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RATIONALE: Benzodiazepines, such as diazepam, are anxiolytic-sedative drugs, used for the treatment of several different disorders. The pharmacological mechanism of action of benzodiazepines is well understood; however, it remains unclear which neural networks and systems are involved in translating these neurochemical actions into their therapeutic effects. OBJECTIVES: The objective of this study was to investigate the effects of 7-day diazepam administration compared to placebo on resting-state functional connectivity in healthy adults independent of any task. METHODS: Thirty-four healthy participants were randomly assigned to receive either diazepam (N = 17) or placebo (15 mg daily for 7 days) and underwent resting-state functional magnetic resonance acquisition. Model-free data analysis was performed using independent component analysis and dual regression. RESULTS: Consistent with previous research, 11 resting-state networks were identified. Increased connectivity in response to diazepam administration was found in the medial visual network and middle/inferior temporal network. Diazepam did not cause any decreases in functional connectivity. CONCLUSIONS: Diazepam administration increases functional connectivity in areas of emotional processing independent of any task. Diazepam also enhanced functional connectivity in the medial visual system, which is a brain region rich in GABAA receptors, and shows high binding of GABAergic drugs. These increases in functional connectivity are characteristic of CNS depressants.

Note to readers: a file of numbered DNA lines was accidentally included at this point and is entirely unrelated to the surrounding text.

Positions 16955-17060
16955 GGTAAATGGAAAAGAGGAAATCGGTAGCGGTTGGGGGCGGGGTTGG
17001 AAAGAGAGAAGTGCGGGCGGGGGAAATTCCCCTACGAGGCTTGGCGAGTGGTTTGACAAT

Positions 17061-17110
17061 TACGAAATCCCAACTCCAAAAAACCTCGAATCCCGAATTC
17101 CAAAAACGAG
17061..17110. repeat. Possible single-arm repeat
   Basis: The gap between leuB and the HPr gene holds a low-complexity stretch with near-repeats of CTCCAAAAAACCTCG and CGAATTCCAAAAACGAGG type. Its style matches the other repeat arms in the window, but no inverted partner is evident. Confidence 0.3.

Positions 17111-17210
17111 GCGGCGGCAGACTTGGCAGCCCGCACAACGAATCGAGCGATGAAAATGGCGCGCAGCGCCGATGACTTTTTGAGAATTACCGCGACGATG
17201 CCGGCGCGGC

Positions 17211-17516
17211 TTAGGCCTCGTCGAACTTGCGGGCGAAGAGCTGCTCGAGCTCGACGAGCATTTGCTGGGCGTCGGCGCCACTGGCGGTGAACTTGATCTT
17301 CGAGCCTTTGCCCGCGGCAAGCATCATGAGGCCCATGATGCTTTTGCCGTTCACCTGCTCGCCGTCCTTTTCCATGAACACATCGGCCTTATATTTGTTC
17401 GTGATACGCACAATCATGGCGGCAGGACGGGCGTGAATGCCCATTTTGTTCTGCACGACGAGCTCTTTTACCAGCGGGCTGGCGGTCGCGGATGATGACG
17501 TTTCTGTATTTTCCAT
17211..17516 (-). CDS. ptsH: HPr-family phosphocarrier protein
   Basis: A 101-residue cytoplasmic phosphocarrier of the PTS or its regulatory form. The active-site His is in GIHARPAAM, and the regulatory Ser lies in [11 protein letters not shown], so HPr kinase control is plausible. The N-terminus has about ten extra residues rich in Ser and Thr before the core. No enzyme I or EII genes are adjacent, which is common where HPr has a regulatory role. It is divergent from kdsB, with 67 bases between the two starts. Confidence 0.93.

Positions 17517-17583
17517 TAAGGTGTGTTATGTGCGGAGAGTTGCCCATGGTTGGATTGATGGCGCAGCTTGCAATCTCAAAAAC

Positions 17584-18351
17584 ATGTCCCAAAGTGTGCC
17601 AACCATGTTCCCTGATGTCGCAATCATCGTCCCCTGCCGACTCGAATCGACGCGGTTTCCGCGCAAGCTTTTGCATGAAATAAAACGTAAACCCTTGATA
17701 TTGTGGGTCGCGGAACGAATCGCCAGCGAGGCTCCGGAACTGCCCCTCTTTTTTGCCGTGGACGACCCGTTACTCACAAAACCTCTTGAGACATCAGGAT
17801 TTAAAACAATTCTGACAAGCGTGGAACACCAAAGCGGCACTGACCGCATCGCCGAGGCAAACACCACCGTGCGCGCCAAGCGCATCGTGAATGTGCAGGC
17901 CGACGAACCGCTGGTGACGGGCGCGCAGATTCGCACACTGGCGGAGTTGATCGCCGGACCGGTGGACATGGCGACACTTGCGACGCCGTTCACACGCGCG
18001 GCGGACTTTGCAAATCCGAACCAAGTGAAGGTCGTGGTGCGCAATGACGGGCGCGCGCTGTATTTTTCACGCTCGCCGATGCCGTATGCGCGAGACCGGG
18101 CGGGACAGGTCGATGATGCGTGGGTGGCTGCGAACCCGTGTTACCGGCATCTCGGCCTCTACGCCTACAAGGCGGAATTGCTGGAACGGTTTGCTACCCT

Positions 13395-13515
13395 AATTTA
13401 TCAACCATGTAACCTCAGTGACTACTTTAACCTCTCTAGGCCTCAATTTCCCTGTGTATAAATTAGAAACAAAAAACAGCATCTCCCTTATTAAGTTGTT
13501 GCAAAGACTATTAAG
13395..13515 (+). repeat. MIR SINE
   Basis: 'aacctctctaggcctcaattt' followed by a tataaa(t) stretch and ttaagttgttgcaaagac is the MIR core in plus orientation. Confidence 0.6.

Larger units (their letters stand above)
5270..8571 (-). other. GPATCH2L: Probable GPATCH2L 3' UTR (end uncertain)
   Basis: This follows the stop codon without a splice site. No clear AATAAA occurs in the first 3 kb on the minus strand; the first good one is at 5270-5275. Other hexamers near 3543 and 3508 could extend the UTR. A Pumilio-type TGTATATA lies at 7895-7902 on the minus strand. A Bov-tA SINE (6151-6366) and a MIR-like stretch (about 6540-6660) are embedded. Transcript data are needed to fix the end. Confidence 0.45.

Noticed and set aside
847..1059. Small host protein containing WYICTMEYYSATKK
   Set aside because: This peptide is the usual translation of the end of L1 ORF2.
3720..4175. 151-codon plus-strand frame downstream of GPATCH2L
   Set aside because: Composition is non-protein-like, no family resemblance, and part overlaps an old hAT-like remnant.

Original publication




Journal article


Psychopharmacology (Berl)

Publication Date





2139 - 2147


Adolescent, Adult, Anti-Anxiety Agents, Brain, Diazepam, Double-Blind Method, Female, Healthy Volunteers, Humans, Magnetic Resonance Imaging, Male, Middle Aged, Neural Pathways, Receptors, GABA-A, Rest, Visual Pathways, Young Adult